The resetting of the transducing head is produced by a pulse being generated which has an amplitude that is proportional to and determines the 8.7 mils of deflection. The pulse will be automatically produced unless it is inhibited with the ingibiting being a function of the position of the transducing head near the end of a playback i.e. at or near the lower point of the play portion of the pattern shown in FIG. 5e. If the position of the transducing head is detected to be below the home or 0 position at the end of the scan of a track, then a reset pulse will be produced and the head will be reset in the illustrated manner. However, if the position of the transducing head is above the home or 0 position at the completion of scanning a track, then the reset pulse will be inhibited and the next track will be begun. In the absence of the application of any control signals that would reposition the transducing head, it would be in position to begin tracking the next adjacent track at the completion of the foregoing track as has been previously described. Thus, the absence of a reset pulse causes the transducing head to advance from track A to track B, for example, the condition arising due to producing an inhibiting signal that inhibits the reset pulse. The manner in which the signals are produced and inhibited will be more fully described with respect to the description of the operation of the circuitry shown in the block diagram of FIG. 6.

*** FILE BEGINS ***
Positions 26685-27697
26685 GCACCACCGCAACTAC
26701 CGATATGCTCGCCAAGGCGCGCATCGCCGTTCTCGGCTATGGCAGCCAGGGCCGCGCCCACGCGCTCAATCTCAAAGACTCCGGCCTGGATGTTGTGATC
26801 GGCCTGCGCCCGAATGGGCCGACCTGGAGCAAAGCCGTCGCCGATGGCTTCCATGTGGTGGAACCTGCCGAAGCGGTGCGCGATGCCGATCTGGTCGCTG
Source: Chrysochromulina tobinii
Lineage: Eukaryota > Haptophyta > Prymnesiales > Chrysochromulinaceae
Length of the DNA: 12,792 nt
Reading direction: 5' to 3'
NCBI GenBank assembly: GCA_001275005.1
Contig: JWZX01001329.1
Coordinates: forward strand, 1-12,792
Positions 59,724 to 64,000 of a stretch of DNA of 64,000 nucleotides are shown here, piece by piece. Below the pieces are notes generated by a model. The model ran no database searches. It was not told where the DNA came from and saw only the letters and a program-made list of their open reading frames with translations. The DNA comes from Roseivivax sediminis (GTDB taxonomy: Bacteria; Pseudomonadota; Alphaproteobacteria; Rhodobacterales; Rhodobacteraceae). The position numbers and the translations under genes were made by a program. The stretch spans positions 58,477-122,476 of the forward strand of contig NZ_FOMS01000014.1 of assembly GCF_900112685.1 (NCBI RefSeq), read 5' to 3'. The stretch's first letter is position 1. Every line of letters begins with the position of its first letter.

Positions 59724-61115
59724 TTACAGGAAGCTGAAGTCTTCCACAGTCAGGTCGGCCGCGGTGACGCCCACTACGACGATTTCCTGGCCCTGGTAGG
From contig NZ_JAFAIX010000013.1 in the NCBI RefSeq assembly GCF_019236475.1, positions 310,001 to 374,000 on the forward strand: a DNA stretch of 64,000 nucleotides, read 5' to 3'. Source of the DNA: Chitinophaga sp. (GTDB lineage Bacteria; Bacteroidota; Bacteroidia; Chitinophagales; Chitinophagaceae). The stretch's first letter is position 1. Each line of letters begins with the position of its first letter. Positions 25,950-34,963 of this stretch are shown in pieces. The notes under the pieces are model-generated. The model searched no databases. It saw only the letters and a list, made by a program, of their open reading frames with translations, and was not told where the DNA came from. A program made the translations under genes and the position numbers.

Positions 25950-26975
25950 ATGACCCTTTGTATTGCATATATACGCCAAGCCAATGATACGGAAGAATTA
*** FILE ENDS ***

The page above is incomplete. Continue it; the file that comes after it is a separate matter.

Turning now to a general description of the displacement patterns that are followed during slow motion effects reference is made to FIGS. 5b, 5c, and 5d which respectively illustrate the displacement patterns for slow motion effects where the tape is transported at 1/2 (FIG. 5b), 1/5 (FIG. 5c) and 1/10 (FIG. 5d) of the speed during recording. It should be understood that the patterns are intended to illustrate the number of repetitions or replays that occur for each track and this number is a function of the transport speed relative to the speed during the recording process. Thus, if the transport speed of the tape around the drum is reduced to 1/2 of the speed during recording, it is then necessary that each track be played twice since the scanning drum continues to operate at the same rotational speed of 60 revolutions per second. Similarly, if the transport speed is 1/10 that of record speed, then each track will be reproduced ten times before the next track is reproduced.
The present invention is adapted to adjust the number of replays to the transport speed of the tape as will be described hereinafter. Returning to the slow motion displacement patterns shown in FIG. 5, and particularly FIG. 5b which illustrates the pattern of movement for the transducing head when the transport speed of the tape is 1/2 the speed that is used during recording, it is necessary for each of the tracks to be played two times, i.e. each track repeated once, before the next track is played. Thus, the first play of track A has the transducing head deflected downwardly about 4.35 mils until it reaches the completion of the track whereupon it is reset a total of about 8.7 mils upwardly in position to replay track A a second time. Near the completion of the second playback of track A, the transducing head approaches the home or 0 deflection position which is detected and the reset is inhibited so that the track B can be scanned. Similarly, the transducing head is deflected downwardly about 4.35 mils as was the case with respect to track A and the pattern is repeated from track to track as is shown.